According to the Dartmouth-Hitchcock Academic Health System Research Group in New England, cultivating your relationships is among the top five tips for healthy aging. They state that 28% of older adults live alone and that living alone is the strongest risk factor for loneliness. As a result, their research has found that common life changes in older adulthood such as retirement, health issues, or the loss of a spouse may lead to social isolation.
Part of healthy aging is to put forth an effort to cultivate your relationships. Posturing ourselves to grow in relationship with others is always a challenging task and will require a lot of things from us. Yet, it is a healthy investment of our time and our self which yields many rewards.
For instance, wouldn’t it be a pleasant surprise to get mail from your grandchildren!? Well, if they are in their teenage years, they might be so busy with friends that they just can’t find the time. Surely you haven’t forgotten when you were a teenager! Send them a box of stationary with postage stamps already on the envelopes. Include your name and address on the envelopes if you want. This will encourage them to write you more often. Remember to tell them how much it means to you to receive notes from them!
I’d bet they would enjoy receiving mail from YOU, too! If it is a chore for you to write long letters, then get some small note cards. There are many beautiful or funny ones to choose from. It really is much easier to stay in contact with friends by writing just a quick note to let them know you are thinking of them and maybe even inviting them to come for a visit!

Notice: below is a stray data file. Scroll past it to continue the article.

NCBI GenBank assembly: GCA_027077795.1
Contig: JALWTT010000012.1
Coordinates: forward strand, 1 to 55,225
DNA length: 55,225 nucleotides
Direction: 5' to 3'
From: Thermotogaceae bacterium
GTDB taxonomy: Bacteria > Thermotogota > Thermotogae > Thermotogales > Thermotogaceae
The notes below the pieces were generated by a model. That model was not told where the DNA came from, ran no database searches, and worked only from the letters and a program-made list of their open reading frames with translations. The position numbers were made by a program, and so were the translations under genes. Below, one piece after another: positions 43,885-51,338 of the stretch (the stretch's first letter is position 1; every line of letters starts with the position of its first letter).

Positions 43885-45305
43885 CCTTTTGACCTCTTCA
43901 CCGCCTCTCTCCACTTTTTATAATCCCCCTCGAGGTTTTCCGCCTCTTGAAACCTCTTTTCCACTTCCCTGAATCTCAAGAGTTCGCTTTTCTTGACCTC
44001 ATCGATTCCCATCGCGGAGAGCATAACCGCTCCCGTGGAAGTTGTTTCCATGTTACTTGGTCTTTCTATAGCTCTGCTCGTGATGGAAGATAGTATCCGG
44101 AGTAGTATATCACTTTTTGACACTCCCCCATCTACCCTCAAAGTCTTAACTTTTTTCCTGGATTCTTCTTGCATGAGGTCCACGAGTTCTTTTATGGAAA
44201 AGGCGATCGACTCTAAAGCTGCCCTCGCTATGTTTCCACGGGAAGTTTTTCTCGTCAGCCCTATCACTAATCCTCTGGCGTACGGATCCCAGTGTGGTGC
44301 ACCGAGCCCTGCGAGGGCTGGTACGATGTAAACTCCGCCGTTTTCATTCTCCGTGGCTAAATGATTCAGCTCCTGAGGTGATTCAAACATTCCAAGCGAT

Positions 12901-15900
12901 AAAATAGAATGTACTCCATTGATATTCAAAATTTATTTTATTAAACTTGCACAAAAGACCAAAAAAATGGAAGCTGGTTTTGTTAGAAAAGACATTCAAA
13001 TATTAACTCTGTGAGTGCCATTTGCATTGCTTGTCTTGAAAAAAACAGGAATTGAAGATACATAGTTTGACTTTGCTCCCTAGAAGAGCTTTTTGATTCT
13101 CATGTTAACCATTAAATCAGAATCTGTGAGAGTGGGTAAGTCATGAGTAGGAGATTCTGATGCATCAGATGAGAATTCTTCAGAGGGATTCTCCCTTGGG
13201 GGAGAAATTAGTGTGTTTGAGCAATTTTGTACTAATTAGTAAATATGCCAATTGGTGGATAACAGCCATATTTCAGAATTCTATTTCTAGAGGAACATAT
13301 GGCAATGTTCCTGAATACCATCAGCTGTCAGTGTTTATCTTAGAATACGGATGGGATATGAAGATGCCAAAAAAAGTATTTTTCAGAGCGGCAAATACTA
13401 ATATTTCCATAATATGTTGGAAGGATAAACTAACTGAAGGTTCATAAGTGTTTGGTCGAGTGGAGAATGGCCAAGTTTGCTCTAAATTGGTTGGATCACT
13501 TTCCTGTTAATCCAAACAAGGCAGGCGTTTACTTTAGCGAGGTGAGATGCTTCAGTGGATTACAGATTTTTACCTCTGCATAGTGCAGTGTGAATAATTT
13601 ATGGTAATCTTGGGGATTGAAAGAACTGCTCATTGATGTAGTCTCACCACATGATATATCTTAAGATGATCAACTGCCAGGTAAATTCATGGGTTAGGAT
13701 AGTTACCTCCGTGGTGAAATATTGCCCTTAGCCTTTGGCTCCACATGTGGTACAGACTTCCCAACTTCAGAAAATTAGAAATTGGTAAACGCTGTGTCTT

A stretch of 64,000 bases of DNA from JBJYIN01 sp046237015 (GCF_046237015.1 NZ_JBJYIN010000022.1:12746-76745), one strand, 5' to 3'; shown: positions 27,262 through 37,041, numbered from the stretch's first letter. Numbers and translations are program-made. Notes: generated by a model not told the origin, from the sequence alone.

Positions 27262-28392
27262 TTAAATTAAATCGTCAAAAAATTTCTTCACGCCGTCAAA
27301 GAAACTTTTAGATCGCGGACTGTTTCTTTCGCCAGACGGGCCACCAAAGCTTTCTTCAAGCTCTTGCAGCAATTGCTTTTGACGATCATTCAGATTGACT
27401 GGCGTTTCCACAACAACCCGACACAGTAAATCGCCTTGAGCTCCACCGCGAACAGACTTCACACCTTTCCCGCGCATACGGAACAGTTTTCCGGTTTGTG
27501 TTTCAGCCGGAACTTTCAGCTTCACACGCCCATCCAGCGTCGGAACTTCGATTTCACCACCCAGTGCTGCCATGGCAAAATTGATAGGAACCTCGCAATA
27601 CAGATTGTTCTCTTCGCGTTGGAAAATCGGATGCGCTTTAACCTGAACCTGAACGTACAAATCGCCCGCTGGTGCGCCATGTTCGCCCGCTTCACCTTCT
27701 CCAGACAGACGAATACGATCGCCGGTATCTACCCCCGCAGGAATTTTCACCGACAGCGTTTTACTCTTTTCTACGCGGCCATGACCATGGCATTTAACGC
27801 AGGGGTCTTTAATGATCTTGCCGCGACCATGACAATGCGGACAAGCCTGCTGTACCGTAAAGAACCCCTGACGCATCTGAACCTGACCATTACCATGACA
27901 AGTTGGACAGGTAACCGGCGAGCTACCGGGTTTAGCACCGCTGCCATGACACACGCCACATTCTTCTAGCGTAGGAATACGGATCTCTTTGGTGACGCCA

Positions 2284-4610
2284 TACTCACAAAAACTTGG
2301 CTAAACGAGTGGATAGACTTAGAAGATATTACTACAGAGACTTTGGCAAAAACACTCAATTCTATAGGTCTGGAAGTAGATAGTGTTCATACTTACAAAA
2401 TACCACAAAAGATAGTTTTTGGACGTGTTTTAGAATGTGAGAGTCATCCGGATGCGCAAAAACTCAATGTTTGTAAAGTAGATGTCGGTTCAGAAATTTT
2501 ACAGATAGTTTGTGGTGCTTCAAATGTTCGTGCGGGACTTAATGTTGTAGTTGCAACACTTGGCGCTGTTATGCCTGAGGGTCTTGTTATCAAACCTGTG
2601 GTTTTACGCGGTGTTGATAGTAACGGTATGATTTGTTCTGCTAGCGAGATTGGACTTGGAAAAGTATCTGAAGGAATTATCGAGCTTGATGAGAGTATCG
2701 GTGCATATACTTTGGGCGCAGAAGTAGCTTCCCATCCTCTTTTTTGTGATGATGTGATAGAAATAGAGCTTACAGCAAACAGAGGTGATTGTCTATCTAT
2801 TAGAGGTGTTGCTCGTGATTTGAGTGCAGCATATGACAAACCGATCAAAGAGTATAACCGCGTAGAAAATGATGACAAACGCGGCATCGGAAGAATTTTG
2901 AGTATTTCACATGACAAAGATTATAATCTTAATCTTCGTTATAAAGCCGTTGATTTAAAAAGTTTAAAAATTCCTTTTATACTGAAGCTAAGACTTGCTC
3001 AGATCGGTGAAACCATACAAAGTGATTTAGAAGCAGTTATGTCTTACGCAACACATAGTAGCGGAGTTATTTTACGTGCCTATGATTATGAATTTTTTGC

How long has it been since you phoned your friends? How wonderful it is to hear their voice, and for them to hear yours! You know, it takes just a minute to dial their number. You could even set up one day a week, every other week, once a month - to make your calls. There is no doubt that you will feel better after your conversation.
Remember, if you’re calling long-distance on a land line, you might want to set a timer by the phone to avoid an expensive bill at the end of the month.
Most cell phone plans offer free long-distance calling with unlimited minutes; others allow you to pre-purchase your minutes.
Cultivating may mean simply maintaining. Maintain communication with your family and friends, especially after a significant loss or life change. Schedule regular times to meet with friends and family – over coffee, during a weekly shared meal, or around a common interest. Reach out to others who might be isolated or feel lonely. Rediscover a mission in your life! Knowing you can make a difference in your life by changing someone else's life is what healthy aging is all about!